Dickinson homeowners will no longer have to pledge not to participate in boycotts of Israel in order to receive hurricane relief money donated to the city’s disaster relief fund.
On Tuesday, Dickinson City Council voted to remove the requirement for homeowners after consulting with the city attorney about the compliance with state law, city management assistant Bryan Milward said.
Dickinson businesses applying for the grant will still be required to refrain from boycotting Israel in order to get the relief money because the city interpreted that as a requirement of a new state law, Milward said.
The change comes after a sharp rebuke from the American Civil Liberties Union calling the provision unconstitutional and a violation of The First Amendment garnered national headlines.
Earlier this month, the city announced it would begin accepting applications for home repair grants for residents harmed by Hurricane Harvey with a provision requiring applicants not to boycott Israel during the time of the grant.
The city said it was following a new state law, approved by lawmakers this year and signed by Gov. Greg Abbott in May, which banned any contractor who supports the Palestinian-led Boycott, Divestment and Sanctions, or BDS, campaign from receiving state funds.
Local state lawmakers — all of whom voted for the law — have been mum since the backlash about whether it should apply to homeowners seeking hurricane relief.
Rep. Wayne Faircloth, a Galveston Republican, and Sen. Larry Taylor, a Friendswood Republican, declined to respond to several requests for comment about the requirement.
Rep. Greg Bonnen, a Friendswood Republican, was not available for comment Wednesday after earlier requests.
The bill’s author, Rep. Phil King, a Parker Republican, told an Israeli newspaper, Haaretz, the inclusion in the Dickinson contract was a “misunderstanding.”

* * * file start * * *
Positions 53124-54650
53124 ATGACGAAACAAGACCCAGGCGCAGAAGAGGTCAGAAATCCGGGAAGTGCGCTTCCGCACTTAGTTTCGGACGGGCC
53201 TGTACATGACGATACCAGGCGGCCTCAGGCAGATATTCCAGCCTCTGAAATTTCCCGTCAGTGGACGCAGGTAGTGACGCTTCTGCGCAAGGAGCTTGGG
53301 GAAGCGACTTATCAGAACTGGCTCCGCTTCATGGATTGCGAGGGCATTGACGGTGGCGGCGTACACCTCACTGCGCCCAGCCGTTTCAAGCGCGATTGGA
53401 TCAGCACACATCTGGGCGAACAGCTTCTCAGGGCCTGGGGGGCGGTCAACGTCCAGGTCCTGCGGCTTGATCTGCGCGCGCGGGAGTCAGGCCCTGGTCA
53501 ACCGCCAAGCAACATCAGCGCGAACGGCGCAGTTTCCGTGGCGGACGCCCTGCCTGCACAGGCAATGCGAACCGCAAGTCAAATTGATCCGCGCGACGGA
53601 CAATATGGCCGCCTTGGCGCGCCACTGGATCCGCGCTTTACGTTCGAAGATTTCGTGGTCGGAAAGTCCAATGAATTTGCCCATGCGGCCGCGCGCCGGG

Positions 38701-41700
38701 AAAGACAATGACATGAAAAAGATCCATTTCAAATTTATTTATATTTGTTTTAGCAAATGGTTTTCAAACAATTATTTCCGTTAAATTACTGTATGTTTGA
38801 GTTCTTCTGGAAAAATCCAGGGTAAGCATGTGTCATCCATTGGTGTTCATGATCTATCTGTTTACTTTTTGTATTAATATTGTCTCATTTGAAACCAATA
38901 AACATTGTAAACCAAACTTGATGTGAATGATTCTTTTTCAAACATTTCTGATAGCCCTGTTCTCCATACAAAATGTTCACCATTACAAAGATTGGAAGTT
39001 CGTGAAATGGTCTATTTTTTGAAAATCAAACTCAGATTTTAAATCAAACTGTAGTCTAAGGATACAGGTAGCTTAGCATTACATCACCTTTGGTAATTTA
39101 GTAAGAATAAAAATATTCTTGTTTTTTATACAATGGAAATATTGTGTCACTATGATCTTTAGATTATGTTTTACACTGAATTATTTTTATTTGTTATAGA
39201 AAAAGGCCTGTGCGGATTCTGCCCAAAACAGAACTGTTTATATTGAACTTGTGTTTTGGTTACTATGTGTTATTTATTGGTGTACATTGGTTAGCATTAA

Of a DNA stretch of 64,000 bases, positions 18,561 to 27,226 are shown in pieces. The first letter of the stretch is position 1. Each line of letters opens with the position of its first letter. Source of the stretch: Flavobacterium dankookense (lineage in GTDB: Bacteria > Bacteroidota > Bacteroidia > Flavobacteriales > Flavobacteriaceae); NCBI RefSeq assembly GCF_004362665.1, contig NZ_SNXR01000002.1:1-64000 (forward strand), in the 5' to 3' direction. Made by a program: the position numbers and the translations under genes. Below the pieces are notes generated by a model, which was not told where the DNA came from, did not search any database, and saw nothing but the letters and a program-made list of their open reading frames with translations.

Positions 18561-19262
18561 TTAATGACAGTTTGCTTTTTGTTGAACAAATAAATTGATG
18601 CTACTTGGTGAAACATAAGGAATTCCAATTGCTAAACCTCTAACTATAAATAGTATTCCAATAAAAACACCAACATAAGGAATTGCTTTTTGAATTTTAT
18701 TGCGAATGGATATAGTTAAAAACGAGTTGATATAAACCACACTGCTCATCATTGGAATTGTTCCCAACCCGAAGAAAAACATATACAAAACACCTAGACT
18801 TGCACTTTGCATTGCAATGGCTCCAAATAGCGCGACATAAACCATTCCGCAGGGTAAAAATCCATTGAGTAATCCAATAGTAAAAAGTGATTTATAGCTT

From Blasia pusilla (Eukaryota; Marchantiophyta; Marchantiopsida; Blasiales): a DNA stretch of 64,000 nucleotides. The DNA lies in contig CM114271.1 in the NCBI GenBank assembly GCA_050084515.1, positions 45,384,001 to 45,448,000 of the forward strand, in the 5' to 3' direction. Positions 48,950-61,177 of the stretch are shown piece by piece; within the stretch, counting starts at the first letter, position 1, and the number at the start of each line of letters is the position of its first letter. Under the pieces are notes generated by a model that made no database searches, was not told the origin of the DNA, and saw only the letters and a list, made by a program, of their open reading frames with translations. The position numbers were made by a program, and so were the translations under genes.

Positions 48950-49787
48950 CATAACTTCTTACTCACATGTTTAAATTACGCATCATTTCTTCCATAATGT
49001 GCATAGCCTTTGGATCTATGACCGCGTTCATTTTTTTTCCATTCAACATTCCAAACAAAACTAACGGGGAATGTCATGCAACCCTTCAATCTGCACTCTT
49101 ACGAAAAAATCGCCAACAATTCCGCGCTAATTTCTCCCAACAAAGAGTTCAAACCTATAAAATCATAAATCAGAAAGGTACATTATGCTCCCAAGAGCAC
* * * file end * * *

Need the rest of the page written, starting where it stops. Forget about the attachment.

“They have been in a tremendously difficult situation since the hurricane,” King said. “I think this is simply a result of confusion over the implementation of a recently approved law.”
But King defended his legislation as it relates to companies that chose to boycott Israel.
“This is America,” King said. “If you’re an individual or a company and you want to boycott Israel, that’s your right to do so. We just won’t put our taxpayer money into it.”
Because the applications were for private contributions, the legislation would not apply, King told the newspaper.
The law has drawn criticism from the ACLU and local residents who question whether it’s following the letter or spirit of the Constitution.
The ACLU of Texas said that while it doesn’t take a position on boycotts of foreign countries, it opposed laws that infringe on the right to protest.
“The First Amendment protects Americans’ right to boycott, and the government cannot condition hurricane relief or any other public benefit on a commitment to refrain from protected political expression,” said ACLU of Texas Legal Director Andre Segura.
The ACLU filed a lawsuit earlier this month challenging a similar Kansas law on behalf of a high school math teacher who is being required by the state to certify that she won’t boycott Israel if she wants to take part in a teacher training program.
The Supreme Court ruled decades ago that political boycotts are protected by the First Amendment, the ACLU said.
The ACLU has cited a 1982 Supreme Court ruling in NAACP v. Claiborne Hardware Co. The decision in that case said that while states can regulate economic activities they cannot prohibit political boycotts.
Dickinson’s disaster grant application stated that by signing it, “the Applicant verifies that the Applicant: (1) does not boycott Israel; and (2) will not boycott Israel during the term of this Agreement.” As of Wednesday afternoon, the application available online still included the language.